Calls to Action: What Should Your Reader Do?
Clients oftentimes ask us what they can be doing to increase sales, drive more traffic to their website, increase their social media presence, etc. Though every client, business and industry is different, there is one thing we recommend to each and every client who walks through our doors: Calls to Action.
What are calls to action? Click here to learn more about calls to action. Call us now to schedule a calls to action seminar. A call to action tells your viewer what to do with the information you’ve given them. What you don’t want is for your potential customer to read your raving testimonials, fall in love with your products, and then say, “Okay, but what now?” Without a clear invitation to take the next step, they might just go somewhere else that makes it easier for them to figure out what to do.
There are countless examples of successful calls to action, and many more unsuccessful ones. Here are a couple we think work well, and why.
1. This call to action (from our client PAHU) gives a reason why you should do what they’re asking, then right after they’ve convinced you, give you the next step at the click of a button. Easy.
2. This call to action is ideal because it’s specific, unique, and of course, for a good cause, taken from the site we gifted for Schoolhouse Supplies, a local non-profit we love. This is a feel-good button. The clickee gets instant gratitude from the verbiage of this call to action disguised as his or her own idea.
3. This call to action is actually two-in-one. First we get the viewer to identify as an Oregonian or Washingtonian, then we show them plans available to them. Now they’re halfway to signing up for a plan and we only had to get them to the home page. (Taken from Warshauer Agency, a great client of ours!)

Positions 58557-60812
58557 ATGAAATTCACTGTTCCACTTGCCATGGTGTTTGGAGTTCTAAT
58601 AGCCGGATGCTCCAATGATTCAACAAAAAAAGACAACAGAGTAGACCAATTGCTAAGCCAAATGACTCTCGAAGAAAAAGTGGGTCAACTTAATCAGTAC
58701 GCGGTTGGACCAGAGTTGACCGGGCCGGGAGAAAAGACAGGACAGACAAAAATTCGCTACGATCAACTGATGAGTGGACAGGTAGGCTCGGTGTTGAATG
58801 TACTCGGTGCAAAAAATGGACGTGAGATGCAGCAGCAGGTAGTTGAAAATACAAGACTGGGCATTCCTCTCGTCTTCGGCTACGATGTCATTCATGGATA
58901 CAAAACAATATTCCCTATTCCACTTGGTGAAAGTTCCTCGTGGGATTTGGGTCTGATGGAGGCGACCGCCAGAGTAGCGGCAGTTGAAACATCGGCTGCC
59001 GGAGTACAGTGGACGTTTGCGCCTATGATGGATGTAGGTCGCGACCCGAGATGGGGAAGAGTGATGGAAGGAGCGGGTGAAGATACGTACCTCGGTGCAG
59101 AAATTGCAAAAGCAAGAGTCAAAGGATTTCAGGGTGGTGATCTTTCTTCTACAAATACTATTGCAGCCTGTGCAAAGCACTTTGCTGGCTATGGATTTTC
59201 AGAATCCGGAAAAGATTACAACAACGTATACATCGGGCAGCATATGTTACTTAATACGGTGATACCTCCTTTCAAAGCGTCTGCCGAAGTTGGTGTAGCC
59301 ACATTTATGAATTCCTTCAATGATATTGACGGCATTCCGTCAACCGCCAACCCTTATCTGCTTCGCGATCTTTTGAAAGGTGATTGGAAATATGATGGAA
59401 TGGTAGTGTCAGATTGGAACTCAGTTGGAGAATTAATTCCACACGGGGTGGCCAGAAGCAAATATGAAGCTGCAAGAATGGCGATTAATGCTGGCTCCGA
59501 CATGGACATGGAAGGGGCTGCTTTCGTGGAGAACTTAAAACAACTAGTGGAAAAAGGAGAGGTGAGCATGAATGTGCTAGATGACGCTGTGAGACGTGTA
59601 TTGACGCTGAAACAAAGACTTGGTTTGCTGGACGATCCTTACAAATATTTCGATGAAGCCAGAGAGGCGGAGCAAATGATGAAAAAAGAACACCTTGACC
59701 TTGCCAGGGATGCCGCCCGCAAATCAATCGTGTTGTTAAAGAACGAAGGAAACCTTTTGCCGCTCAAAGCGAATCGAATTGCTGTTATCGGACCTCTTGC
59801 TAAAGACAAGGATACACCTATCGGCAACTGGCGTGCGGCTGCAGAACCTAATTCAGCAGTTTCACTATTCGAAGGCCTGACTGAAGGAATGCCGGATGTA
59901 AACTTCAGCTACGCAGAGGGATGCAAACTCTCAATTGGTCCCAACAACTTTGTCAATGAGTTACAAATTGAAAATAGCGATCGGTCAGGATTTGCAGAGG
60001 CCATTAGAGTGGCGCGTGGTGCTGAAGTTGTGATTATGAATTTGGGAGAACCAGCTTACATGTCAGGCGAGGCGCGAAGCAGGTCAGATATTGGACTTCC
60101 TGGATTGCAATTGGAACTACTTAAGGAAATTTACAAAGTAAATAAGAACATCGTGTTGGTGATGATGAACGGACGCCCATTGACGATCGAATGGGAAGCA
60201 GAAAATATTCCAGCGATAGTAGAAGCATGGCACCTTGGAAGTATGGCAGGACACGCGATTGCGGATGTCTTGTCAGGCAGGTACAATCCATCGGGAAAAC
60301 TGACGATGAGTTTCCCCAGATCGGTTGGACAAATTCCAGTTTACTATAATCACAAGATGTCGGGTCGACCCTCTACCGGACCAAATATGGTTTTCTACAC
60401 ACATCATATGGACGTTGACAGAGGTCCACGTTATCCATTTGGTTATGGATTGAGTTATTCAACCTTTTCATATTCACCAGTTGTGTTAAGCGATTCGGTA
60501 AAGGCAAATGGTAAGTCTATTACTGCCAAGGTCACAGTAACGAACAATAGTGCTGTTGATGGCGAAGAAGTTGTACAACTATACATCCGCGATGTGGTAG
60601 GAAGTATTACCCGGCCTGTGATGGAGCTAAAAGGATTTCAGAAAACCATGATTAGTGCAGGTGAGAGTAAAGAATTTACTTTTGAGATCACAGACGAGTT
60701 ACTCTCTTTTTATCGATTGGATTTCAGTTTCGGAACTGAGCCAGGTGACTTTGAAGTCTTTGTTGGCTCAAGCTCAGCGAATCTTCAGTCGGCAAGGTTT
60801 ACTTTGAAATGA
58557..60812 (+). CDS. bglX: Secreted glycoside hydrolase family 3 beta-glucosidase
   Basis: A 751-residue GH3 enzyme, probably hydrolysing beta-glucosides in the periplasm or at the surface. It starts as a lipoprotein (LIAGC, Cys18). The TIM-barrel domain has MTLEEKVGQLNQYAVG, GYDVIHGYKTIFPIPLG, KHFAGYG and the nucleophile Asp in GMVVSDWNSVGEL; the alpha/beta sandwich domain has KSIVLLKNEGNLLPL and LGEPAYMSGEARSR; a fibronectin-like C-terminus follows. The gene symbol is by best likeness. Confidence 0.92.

A few other things to note:
- Leave some space. You want your call to action to be noticeable. While it doesn’t have to isolated, it’s better if it’s clear where your viewer should click.
- Make sure it works. The worst thing you could do is ask your viewer to do something, then have a broken link or lack of functionality.
- Avoid negatives. Keep your calls in the positive. Use “Sign-up for our Newsletter!” instead of “Don’t miss out on our Newsletter!” You don’t want your viewer to feel scolded or bullied into following your advice.
- Don’t write a novel. Keep it short and sweet. If you’re going to use a hyperlink, underline part of the phrase. i.e. Click here to learn more about our services is too long for a button. Instead, tell them what you want them to do (learn more about your services) then make the hyperlink or button short with Learn More or Click Here.
Above all, don’t make your viewer do absolutely everything. Reward them for finding you, provide them with rich and up-to-date content, and then tell them how they can take the next step. Just think of how frustrating it is to sift through six inside pages, follow link after link, and still wonder how to buy the darn thing. Websites are like drive-thrus; if your customer wanted to come into your store and browse, they would. They visited your website for the quick and dirty stuff to inform them what to do!